Twelve one-hundred word scenes about a ballplaying Vietnam draftee and a ballpark ticket clerk.

CW: a few instances of period-typical ableist and homophobic language.

1.

The leisure suit pants are this insolent shade of pistachio green, rising disco-high up on his hips. Big square teeth gnawing at a Marlboro, paisley shirt tucked in tidy, downturned eyes too big for his chiseled little face. Like Twiggy with a crotch bulge, fucking obscene. Lee could double over with rage every time he walks past the ticket booth.

That doesn’t stop him, though. Obviously, because back on the field there are gunshots.

“Podhalanski…


Twelve one-hundred word scenes about two childhood friends, baseball, and destiny.

1.
Boy in lake; Friendship, Wisconsin.

The green water ripples blue and Bruno’s bright tangle of orange curls soaks deep red around his pale face, a swimming solar crown. He floats on his back, long body white as a corpse, blinding alabaster in the sun.

“You look dead.”

“I could be.”

“Don’t say that.”

The water’s cold; first warmth of May. Nate Youngthunder caught three bass last weekend and pitched his first game of the season, but the scouts were there for Bruno.
From the pontoon, he gazes down at Baseball America’s number one high school prospect.

This is their…


Twelve one-hundred word scenes about two truly terrible relief pitchers.

1.
So, they suck. Real bad.

Here they all stew on the bullpen bench, and Cal would like to be able to blame someone in particular but he’s seen the stats. This is a gallery of horrors and he’s in it, an artefact of failure sparkling in his glass case — they’re all in it, their motley crew of awfulness.

It’s clear to everyone including themselves that everything they touch shrivels and dies, a collective curse of ten rotating arms waging unintentional yet almost impressively thorough devastation like horsemen of a petty apocalypse.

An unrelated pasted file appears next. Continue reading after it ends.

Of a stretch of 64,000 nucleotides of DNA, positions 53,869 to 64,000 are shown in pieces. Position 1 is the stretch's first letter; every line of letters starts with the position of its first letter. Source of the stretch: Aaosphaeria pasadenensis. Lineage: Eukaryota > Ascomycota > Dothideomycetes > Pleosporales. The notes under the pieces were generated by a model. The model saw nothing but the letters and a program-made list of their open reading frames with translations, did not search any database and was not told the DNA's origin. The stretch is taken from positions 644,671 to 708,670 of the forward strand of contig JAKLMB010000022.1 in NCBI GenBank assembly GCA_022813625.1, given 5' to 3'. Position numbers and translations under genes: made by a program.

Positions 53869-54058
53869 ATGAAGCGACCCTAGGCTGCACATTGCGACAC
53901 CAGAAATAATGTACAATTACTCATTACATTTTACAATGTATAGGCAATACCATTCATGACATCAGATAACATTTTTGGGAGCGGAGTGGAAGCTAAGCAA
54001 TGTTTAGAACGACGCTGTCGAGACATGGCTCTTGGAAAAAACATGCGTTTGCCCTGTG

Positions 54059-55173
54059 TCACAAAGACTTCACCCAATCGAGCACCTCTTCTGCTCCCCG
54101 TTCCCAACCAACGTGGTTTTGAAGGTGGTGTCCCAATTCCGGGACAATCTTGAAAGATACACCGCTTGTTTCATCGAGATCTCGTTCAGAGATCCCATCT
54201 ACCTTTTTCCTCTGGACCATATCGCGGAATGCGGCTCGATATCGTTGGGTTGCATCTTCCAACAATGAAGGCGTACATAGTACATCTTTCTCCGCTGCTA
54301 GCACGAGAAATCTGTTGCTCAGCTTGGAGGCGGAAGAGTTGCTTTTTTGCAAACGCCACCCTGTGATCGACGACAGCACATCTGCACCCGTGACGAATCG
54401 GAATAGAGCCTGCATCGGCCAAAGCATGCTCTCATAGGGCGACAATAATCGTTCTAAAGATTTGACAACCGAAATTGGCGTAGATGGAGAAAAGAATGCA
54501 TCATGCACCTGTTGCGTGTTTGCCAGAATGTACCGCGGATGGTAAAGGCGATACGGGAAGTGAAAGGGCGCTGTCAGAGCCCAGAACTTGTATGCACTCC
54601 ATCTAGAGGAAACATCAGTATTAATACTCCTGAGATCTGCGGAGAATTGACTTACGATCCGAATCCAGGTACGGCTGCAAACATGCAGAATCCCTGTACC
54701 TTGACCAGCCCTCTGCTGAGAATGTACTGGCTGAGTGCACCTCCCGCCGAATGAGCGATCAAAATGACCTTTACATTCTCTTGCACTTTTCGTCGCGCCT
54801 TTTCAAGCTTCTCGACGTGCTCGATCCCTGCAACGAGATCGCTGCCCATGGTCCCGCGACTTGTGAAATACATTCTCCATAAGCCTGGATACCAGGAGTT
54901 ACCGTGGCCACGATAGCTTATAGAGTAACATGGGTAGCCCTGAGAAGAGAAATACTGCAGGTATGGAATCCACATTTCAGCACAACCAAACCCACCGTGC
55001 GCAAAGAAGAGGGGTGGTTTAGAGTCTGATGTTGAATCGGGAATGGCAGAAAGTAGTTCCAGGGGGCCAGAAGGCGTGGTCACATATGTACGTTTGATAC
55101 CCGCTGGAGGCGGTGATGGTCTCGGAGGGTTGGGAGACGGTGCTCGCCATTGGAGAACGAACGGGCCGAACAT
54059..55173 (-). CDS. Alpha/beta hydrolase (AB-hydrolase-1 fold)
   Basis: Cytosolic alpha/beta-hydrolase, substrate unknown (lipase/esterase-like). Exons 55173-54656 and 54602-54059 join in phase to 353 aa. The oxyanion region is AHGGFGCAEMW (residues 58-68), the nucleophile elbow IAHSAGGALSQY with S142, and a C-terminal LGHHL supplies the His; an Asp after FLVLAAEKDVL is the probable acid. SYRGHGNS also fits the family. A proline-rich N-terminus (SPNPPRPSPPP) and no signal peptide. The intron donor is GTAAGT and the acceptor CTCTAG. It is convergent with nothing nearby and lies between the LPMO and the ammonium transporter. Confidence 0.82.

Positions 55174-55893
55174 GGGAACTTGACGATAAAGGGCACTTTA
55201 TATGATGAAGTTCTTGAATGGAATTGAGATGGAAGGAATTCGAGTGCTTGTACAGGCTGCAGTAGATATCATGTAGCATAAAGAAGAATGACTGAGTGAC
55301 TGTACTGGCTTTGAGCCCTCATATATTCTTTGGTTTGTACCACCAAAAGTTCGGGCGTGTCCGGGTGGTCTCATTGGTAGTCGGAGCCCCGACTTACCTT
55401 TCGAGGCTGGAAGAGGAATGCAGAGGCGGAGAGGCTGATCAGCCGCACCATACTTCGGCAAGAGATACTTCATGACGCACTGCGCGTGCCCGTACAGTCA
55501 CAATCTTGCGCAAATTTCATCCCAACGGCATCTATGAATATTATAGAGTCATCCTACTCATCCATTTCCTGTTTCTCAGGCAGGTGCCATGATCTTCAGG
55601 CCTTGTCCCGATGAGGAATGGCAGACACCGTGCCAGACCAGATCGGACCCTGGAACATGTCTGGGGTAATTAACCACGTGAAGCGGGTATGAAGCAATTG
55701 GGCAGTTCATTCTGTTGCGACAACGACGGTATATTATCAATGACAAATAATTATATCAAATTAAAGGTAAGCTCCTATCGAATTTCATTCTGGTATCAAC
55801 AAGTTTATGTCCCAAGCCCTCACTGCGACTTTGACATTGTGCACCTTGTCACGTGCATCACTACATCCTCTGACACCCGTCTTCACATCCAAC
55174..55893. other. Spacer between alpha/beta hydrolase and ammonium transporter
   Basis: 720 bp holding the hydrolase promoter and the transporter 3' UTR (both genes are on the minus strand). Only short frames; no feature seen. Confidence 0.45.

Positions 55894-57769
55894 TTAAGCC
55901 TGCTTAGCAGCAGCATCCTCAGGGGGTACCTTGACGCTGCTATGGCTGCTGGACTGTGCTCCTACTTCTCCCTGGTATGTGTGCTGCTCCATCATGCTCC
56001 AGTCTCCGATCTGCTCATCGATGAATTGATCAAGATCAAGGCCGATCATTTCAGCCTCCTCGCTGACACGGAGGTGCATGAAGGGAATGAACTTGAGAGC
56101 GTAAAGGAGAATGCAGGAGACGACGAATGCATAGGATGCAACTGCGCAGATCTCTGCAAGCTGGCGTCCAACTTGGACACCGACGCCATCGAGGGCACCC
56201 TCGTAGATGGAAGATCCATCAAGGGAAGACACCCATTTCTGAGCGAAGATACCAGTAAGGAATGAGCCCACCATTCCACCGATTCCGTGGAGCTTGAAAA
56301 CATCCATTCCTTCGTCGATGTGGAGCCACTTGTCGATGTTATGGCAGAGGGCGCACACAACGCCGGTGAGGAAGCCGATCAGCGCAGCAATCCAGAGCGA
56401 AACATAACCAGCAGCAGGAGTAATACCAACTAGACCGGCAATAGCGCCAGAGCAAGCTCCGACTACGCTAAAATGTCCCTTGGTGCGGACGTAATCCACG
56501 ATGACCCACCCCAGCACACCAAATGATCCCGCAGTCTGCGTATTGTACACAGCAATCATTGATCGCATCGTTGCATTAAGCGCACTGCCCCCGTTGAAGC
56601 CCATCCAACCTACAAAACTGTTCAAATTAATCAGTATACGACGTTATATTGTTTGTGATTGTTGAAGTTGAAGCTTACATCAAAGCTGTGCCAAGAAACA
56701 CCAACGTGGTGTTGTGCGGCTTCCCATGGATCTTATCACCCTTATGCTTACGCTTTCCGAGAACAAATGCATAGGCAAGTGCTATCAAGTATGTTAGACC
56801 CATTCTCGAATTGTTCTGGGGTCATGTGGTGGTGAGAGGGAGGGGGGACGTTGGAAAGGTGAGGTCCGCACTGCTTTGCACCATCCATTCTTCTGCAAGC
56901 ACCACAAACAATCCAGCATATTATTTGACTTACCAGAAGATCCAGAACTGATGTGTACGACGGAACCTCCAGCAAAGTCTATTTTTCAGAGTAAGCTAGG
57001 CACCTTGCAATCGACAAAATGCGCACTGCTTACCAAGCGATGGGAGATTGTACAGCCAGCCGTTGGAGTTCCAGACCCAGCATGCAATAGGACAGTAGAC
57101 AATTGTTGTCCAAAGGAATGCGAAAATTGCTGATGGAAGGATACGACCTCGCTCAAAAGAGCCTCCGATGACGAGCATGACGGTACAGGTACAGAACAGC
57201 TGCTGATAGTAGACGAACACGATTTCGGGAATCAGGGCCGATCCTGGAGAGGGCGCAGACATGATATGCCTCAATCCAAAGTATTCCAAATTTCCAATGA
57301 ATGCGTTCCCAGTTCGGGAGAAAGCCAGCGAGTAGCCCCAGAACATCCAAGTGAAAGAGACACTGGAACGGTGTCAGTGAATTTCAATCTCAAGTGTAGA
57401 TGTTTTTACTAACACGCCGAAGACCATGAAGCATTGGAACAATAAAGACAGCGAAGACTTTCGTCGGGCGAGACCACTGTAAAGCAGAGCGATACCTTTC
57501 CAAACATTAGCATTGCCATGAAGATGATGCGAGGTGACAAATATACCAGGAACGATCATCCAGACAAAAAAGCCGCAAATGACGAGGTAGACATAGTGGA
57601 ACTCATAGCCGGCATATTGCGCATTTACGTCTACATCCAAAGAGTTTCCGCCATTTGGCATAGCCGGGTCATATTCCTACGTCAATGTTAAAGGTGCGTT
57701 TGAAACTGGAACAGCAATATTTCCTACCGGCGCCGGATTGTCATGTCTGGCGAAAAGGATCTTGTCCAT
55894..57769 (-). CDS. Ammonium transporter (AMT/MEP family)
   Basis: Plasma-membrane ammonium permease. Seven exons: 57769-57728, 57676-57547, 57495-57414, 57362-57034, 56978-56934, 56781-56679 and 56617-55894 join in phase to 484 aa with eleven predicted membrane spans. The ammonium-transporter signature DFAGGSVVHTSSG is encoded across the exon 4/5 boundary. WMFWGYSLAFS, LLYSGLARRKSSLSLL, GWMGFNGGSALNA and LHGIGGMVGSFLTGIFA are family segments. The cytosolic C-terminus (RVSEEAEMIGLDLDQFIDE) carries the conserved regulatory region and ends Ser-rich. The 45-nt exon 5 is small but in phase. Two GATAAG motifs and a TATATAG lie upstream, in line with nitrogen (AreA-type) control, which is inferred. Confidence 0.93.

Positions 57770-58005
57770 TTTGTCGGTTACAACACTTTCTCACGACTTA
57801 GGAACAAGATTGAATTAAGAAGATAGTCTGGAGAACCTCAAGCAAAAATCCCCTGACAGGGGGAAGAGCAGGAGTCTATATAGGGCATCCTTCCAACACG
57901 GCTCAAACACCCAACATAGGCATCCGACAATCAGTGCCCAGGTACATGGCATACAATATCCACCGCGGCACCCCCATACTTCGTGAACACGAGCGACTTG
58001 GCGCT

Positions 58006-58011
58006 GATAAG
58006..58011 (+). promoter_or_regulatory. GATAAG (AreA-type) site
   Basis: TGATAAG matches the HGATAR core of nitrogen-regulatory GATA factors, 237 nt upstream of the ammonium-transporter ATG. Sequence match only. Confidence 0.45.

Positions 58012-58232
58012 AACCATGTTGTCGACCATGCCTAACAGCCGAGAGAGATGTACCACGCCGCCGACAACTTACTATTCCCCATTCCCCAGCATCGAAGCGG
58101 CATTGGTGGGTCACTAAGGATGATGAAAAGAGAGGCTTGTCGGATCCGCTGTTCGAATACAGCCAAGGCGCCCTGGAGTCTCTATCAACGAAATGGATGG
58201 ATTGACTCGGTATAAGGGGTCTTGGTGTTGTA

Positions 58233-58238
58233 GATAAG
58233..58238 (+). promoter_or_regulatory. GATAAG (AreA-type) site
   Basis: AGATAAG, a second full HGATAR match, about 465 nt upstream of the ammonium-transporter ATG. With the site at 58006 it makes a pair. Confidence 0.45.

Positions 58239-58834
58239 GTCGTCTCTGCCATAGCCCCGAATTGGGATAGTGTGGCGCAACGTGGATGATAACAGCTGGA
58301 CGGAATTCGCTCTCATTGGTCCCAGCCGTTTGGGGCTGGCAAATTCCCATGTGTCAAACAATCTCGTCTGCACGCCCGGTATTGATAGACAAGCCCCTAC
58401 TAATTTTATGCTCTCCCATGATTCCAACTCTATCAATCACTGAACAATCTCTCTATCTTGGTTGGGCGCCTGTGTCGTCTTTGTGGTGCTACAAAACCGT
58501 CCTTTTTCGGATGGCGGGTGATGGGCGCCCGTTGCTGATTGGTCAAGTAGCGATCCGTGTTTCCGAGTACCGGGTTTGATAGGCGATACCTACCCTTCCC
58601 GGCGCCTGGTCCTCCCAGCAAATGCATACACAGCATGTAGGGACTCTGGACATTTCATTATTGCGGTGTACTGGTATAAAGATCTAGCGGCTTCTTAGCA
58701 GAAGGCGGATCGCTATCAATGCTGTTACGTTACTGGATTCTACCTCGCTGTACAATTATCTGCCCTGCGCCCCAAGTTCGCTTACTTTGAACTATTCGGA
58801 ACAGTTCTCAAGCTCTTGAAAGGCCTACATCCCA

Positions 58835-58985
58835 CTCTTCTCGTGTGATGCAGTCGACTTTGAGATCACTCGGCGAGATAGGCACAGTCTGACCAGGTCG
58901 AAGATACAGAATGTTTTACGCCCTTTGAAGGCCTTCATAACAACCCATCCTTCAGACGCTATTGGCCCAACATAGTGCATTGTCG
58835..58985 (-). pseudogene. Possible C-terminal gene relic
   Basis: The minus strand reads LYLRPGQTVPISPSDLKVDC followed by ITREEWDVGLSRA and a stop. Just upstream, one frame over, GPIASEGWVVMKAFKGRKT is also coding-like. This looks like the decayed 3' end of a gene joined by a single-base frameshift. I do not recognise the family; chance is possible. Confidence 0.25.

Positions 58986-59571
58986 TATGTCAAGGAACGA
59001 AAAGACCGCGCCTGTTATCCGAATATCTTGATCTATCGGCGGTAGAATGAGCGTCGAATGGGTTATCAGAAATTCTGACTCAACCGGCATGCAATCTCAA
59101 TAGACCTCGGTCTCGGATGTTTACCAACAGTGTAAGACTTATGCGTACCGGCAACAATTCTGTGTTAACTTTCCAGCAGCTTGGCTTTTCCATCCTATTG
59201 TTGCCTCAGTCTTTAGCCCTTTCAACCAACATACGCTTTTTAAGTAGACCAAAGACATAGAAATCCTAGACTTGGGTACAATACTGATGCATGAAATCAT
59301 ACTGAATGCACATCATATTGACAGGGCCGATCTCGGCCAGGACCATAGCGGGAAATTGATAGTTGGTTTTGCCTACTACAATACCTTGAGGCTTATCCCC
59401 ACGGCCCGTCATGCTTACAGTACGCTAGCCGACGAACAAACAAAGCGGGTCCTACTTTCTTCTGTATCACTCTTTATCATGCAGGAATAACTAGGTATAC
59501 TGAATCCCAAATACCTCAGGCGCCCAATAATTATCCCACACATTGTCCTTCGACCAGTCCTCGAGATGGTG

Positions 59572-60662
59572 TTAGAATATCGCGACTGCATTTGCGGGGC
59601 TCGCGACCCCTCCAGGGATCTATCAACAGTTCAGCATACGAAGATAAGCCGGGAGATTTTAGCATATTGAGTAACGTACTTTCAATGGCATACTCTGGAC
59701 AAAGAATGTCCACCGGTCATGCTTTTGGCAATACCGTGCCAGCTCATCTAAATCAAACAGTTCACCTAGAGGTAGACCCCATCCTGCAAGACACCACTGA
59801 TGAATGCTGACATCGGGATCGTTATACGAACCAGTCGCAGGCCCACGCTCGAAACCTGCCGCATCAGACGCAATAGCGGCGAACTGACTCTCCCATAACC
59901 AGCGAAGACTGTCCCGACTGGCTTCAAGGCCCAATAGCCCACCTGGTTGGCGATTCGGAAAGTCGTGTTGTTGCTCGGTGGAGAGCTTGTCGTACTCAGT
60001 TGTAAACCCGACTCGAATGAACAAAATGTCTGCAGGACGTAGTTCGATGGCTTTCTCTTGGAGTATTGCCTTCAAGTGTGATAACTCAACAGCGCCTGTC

He doesn’t know what they did to…


Twelve one-hundred word scenes about a catcher dealing with a troublesome pitcher.

1.
When he dreams, Xavier Jefferson dreams of crossing bridges, of fording rivers, of scaling mountains. When he dreams he dreams of the Monongahela and the Allegheny; he dreams of the Ohio, coursing through the valley unfettered; he dreams of rickety houses, clinging to sloped streets undeterred. When he dreams he dreams of steel like cages and rusted handrails and city steps to nowhere. When he dreams he dreams of places he no longer lingers and labyrinths he no longer walks.

When he wakes, alone somewhere in the great openness of Oregon, he feels claustrophobic with space.

But he holds…


Twelve one-hundred word scenes about a troubled minor league coach and his longtime nemesis.

1.

June in Northeast Ohio.
Dirty palms, snakes in creeks, old iron looming; toxic Mahoning river laying low.

In the deserted ballpark, the wind carries echoes of ash on leather and voices long-since faded, and the smell of coke ovens and mercury poisoning.

Mike thought he’d buried some things long ago, but like hidden fossils they show at length. If he were anybody else at all he wouldn’t be willingly subjecting himself to Youngstown again.

But he’s not just anybody else.
He’s a sucker, and a loser. He’s a wounded dog that just won’t lie down.

Yes, he deserves this…


Ten one-hundred-word scenes about two queer minor leaguers.

1.

Somewhere between Topeka and Wichita, Luke Deacon learns the latest news on himself, though it’s blurry exactly when he finally catches the transmission, ham radio style, crackling out of his car radio’s speakers, on another endless drive back and forth across the Great Plains.

Four hours plus on the pancake plate of America, alone with his thoughts and the local country music station broadcasting across the flatness.

And suddenly like a revelation, like a mirage at the end of the endless road, like a ghost on the grassland, it hits Luke like an eighteen-wheeler.

It all makes sense now…

Lewis Attilio

Designer, artist, baseball fan, card-carrying homosexual

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